2008 was an extraordinary year by almost any metric for investors. 2009 appears to be headed for more of the same, with a little more of an “aftermath” feel, as many investors, hedge funds and companies have been washed out of the market.
One of the most talked about things that could move the markets this year is the proposed economic stimulus plan. The figures have varied, but it will probably end up between $750 billion and $1 trillion. Because there isn’t much ammunition for investors to get bullish about, this subject has garnered a lot of speculation. We’ve heard “infrastructure spending”, and every related stock has surged. Before you jump on that bandwagon, lets look at a little more detail. Beyond roads and bridges, I’ve heard we’ll be looking to upgrade our power grid, increase broadband, and health care IT. IBM’s CEO Samuel Palmisano wrote an informative opinion piece about this in the Wall Street Journal. This is the type of infrastructure I’m expecting. Updating our power systems to adapt to newer, more efficient forms of energy. Basically making our infrastructure “smarter.” This enormous piece of legislation will probably create a few short-term rallies in the stock market as more details emerge. It will likely soften the blow of otherwise weak economic data, but probably won’t fix all the problems, and most certainly will add a meaningful amount to our federal debt.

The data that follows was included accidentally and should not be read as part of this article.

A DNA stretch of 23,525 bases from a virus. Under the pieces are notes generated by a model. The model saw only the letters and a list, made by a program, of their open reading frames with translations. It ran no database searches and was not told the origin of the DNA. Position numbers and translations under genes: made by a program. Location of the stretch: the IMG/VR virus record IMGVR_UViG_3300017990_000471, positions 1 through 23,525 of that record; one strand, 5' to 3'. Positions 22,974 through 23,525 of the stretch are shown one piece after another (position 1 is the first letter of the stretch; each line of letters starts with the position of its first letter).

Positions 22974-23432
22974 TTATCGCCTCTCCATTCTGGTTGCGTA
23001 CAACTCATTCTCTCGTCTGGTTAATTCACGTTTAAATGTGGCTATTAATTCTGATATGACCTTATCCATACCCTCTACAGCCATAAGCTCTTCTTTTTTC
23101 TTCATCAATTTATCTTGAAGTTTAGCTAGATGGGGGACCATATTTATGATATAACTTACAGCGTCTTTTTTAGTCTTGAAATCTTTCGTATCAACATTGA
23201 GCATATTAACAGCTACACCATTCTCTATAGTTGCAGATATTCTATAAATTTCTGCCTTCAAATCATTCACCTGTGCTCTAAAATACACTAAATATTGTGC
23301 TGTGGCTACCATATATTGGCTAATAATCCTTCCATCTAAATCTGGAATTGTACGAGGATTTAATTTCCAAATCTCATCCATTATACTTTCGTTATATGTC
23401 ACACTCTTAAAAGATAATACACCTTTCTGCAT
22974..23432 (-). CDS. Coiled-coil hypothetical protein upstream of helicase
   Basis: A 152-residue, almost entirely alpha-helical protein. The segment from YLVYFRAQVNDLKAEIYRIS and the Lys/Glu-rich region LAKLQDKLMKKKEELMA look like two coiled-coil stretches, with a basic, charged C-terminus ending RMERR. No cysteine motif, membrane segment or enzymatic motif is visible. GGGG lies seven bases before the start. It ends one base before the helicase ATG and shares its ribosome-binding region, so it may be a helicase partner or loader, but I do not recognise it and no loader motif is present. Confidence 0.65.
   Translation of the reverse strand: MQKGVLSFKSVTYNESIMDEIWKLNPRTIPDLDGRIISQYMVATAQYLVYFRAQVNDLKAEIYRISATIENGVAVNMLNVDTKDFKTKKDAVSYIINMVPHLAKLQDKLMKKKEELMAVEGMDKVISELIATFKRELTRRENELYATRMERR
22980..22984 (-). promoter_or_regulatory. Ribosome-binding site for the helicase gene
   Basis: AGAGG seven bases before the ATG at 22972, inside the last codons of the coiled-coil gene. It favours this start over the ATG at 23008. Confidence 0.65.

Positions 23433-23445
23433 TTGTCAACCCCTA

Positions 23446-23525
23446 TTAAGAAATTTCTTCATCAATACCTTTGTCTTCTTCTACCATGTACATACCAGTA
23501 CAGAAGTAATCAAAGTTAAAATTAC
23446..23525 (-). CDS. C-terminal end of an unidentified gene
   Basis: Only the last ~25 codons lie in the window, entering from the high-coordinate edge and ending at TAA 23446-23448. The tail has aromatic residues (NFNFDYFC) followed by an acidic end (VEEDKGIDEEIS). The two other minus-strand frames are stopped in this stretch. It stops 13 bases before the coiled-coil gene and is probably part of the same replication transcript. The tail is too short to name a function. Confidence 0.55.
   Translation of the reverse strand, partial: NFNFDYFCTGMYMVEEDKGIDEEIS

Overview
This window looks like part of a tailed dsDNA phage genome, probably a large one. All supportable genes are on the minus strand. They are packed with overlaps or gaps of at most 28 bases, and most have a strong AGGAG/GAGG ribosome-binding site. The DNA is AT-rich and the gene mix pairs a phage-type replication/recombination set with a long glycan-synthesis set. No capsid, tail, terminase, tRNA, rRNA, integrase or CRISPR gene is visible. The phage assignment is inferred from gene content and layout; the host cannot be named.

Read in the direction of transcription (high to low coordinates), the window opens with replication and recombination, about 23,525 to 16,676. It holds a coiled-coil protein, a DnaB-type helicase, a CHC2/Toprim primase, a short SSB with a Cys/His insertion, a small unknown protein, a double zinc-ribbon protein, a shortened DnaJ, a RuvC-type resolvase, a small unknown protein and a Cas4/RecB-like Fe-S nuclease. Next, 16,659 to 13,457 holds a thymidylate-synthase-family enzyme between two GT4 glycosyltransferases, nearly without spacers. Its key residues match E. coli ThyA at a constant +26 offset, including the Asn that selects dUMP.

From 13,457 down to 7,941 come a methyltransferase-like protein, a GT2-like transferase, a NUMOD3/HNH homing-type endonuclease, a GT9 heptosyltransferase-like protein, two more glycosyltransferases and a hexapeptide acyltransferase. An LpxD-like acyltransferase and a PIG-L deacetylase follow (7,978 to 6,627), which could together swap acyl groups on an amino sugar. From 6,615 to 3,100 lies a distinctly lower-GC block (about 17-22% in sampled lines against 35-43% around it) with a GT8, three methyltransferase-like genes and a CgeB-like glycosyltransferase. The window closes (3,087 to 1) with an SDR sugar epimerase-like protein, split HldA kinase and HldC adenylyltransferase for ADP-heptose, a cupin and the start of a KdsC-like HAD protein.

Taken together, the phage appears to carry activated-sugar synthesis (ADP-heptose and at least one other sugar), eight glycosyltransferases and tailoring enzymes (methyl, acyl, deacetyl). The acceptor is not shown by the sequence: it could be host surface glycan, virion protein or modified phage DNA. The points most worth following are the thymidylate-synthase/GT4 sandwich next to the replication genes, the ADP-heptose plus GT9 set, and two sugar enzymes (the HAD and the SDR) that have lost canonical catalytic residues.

I see the “trading down” effect for consumers continuing, out of necessity. I see deep discount retailers to continue to experience solid sales as people trade down from the likes of Macy’s to Wal-Mart. Mac sales, which have seen strong growth in the past year, could slow as many can’t justify paying the extra money for a new computer. Retailers like Family Dollar and Dollar Tree have reported solid numbers as of late, and this will probably continue for awhile.
Its tough to recommend any banks right now as they are still in the midst of a painful deleveraging process, and many have seen their fundamentals impaired. They are seeing a flurly of activity in refinancing, as mortgate rates keep falling, but banks don’t make a lot of money from that. If you’re looking to capitalize on that trend, title companies are the way to go. They profit from transaction volume, and the rush to refinance has given them, as well as appraisers, a lot of activity.
Emerging markets, which were once considered a “safe haven” have been hit hard as well. Many, like China, rely largely on exporting and manufacturing, which has obviously slowed. Other economies such as Russia and Brazil are reliant on commodities. Because commodity prices have dropped due to the recession, these economies have been hurt. These markets all should be strong in the long term, and it may be a good time to invest if you have a long time horizon. However, they have been unable to escape what was originally expected to be a “U.S. only” problem.
For investors, its become a difficult environment. Its tough to recommend many sectors across the board because there are too many question marks. It is more of a stock pickers market, and a traders market. If you have extra cash, use the volatility to pick up some cheap stocks, but avoid the rush to jump in with both feet. Beyond that, we’ll have to wait and see. If conditions improve, the latter part of 2009 could see some strong gains as moves off the bottom are usually the quickest.